No, this isn't about coffee. Though it is dark, bitter tasting, and has more than a few dregs to ponder at the bottom of the cup. A really strong piece of southern fiction every bit as good as the region's best, even if some of the characters leave you wanting to commit murder (similar to when you read some Pete Dexter or Cormac McCarthy or other writers of their ilk). Most of the story revolves around two characters and their emerging friendship: the main protagonist is a middle-aged Mississipp ...more
Amazing Writing, Frustrating Story!

I will read this book again. Someday. The writing is beautiful and descriptive, the characters are raw and real, but right now I am reeling from the ending! summarizes Joe in this way: "Nearing fifty, Joe Ransom won't slow down....But all the fast living in Mississippi won't fill the hunger Joe can't name. At fifteen, Gary Jones is already slipping through the cracks. Part of a hopeless, homeless wandering family, he's desperate for a way out. He find
Garth Mailman
A book by one of my two favourite authors, Larry Brown; Larry Watson being the second. Larry Brown writes from working class experience, he served years as a fireman. There are no good guys or happy families in this book. Not Joe Ransom who buys stamps at the Post Office he doesn’t need just so he can see his ex-wife who works there. Certainly not Gary Jone’s family whose alcoholic father wastes money his family of five needs for food on Old Crow Whiskey. Joe at least has a roof over his head an ...more
Donna Everhart
I really, make that REALLY liked this book. Larry Brown's Joe Ransom is captured as a hard edged, ex-convict who drinks, (and drives!!), smokes way too much, is his own man, who doesn't like to be told what to do. A man's man is the way I saw him. The way Brown writes the story is almost like a series of little vignettes, but if you keep going (and you can't help but turn the pages) you'll see how it all ties together. There are some incidents that I think could have been excluded - where Joe ge ...more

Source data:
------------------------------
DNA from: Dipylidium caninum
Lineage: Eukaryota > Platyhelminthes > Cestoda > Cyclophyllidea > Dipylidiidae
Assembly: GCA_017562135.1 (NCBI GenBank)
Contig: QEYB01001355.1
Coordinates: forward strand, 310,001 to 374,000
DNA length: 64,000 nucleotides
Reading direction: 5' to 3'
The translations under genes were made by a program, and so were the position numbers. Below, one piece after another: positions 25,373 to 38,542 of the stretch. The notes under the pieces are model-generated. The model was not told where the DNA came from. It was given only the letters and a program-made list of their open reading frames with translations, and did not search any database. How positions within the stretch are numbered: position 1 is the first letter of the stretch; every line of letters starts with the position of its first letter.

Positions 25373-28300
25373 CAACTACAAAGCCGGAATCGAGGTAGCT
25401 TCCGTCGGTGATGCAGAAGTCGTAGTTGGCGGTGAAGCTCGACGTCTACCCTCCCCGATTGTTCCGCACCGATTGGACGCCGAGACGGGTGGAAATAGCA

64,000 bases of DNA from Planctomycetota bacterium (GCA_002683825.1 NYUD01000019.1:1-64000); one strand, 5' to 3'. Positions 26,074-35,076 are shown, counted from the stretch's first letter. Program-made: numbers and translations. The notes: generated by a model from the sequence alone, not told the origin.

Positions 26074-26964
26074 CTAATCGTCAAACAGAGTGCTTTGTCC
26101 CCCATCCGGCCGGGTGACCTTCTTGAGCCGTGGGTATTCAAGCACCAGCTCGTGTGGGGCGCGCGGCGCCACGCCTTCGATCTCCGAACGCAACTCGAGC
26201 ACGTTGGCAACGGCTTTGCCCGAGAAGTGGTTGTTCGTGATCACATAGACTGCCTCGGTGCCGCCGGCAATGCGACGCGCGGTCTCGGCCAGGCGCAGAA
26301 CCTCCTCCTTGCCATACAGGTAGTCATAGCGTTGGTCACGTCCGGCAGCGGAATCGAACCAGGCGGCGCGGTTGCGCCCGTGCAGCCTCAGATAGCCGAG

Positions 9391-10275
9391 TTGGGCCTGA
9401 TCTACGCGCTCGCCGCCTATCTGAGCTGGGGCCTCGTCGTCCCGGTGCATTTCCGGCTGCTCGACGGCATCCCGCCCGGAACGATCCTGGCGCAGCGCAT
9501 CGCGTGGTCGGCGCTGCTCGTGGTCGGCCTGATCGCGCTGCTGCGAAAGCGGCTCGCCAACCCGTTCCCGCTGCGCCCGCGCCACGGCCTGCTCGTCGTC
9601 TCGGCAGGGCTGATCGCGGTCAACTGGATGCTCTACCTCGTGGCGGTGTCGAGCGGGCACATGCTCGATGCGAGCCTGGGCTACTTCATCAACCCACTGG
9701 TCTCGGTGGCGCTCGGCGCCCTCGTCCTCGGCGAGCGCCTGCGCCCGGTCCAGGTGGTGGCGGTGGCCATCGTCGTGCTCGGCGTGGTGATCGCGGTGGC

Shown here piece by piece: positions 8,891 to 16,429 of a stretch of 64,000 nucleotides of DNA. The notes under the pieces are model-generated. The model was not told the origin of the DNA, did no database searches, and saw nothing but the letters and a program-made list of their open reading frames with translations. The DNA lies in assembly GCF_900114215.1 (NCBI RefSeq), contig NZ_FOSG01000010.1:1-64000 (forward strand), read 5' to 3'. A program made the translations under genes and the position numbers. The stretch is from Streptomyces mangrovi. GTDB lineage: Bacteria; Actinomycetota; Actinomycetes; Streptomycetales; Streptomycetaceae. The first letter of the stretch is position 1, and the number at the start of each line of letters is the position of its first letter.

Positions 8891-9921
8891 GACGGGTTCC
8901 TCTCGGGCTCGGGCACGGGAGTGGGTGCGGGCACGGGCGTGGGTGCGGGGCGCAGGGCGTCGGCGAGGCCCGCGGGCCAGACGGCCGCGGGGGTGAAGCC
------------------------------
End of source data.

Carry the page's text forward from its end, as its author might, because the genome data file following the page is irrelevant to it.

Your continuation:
Angi Hurst
I flew through this book. I couldn't stop reading. I missed important details because I couldn't freaking wait to read the next part. Larry Brown's character development is spectacular. I couldn't believe how much I hated Wade as I was reading it, and how much I loved Gary and Joe. I was getting really close to the end, and I actually started getting worried because I thought that there was no way he was going to be able wrap the story up so that I felt satisfied by the end...there was so much g ...more
"Joe" was the first Larry Brown novel I picked up. I was inspired to do so by watching the movie of the same name. I enjoyed the movie, but as is often the case the book was a whole new experience. Everything I loved about the movie, the book dished out ten fold. This book inspired me to pick up "Fay" next which serves as somewhat of a sequel to "Joe" in the fact that the character Fay appears in "Joe." Only read this if you want to read the rest of Larry Brown's books. I find it hard to imagine ...more
A novel of the poor of the American South. These people is dart po'! Two primary characters are Joe and Gary. Joe is a divorced hard drinker who makes his living by gambling and poisoning trees for a large lumber company. He is a moral man, but given to sudden, dangerous impulses which at times land him in jail. His good nature is clearest in his relations with Gary, whom he adopts almost as a son. Gary is an extremely impoverished teenager who is not even sure how old he is. He lives in a rundo ...more
Neil White
I'd never heard of Larry Brown until my dad loaned me this. He compared it to the likes of William Faulkner and Cormac McCarthy in terms of his Southern "grit lit" chops. Hefty comparisons, but I set my expectations low. He exceeded them by a country mile and then some. Is Brown as good as Faulkner or McCarthy? I'd hesitate to give it a firm "yes", but does he deserve to be mentioned in the same conversation? Absolutely. A lot of people try to imitate the giants, but few succeed as well as Brown ...more
Kevin Catalano
"And George, the blind brother, sat in a straightback wooden chair with the 9MM in his hand and a dead woman at his feet, whose blood had come out of her body and made a dark rug on the floor around her. He held the pistol in one hand and a glass of something in the other. His hair was white, shaggy, disordered. The radio played country tunes softly.
"He said one word: 'Joe?'
"But his visitor had no wish to be verified, and he did not answer. He let himself out as quietly as he had let himself in
« previous 1 3 4 5 6 7 8 9 99 100 next »
topics  posts  views  last activity   
What a writer could learn from this magnificent book 3 15 Jul 20, 2013 09:56AM  
  • Provinces of Night
  • A Feast of Snakes
  • Hell at the Breech
  • Kentucky Straight: Stories
  • The Death of Sweet Mister
  • Airships
  • The Watch
  • Crimes in Southern Indiana: Stories
  • The Clearing
Librarian Note: There is more than one author in the GoodReads database with this name. See this thread for more information.

Larry Brown was an American writer who was born and lived in Oxford, Mississippi. Brown wrote fiction and nonfiction. He graduated from high school in Oxford but did not go to college. Many years later, he took a creative writing class from the Mississippi novelist Ellen Dou
More about Larry Brown...

Share This Book

“The boy didn't know where he and his family were, other than one name: Mississippi.” 4 likes
“The road lay long and black ahead of them and the heat was coming now through the thin soles of their shoes. There were young beans pushing up from the dry brown fields, tiny rows of green sprigs that stretched away in the distance.” 3 likes
More quotes…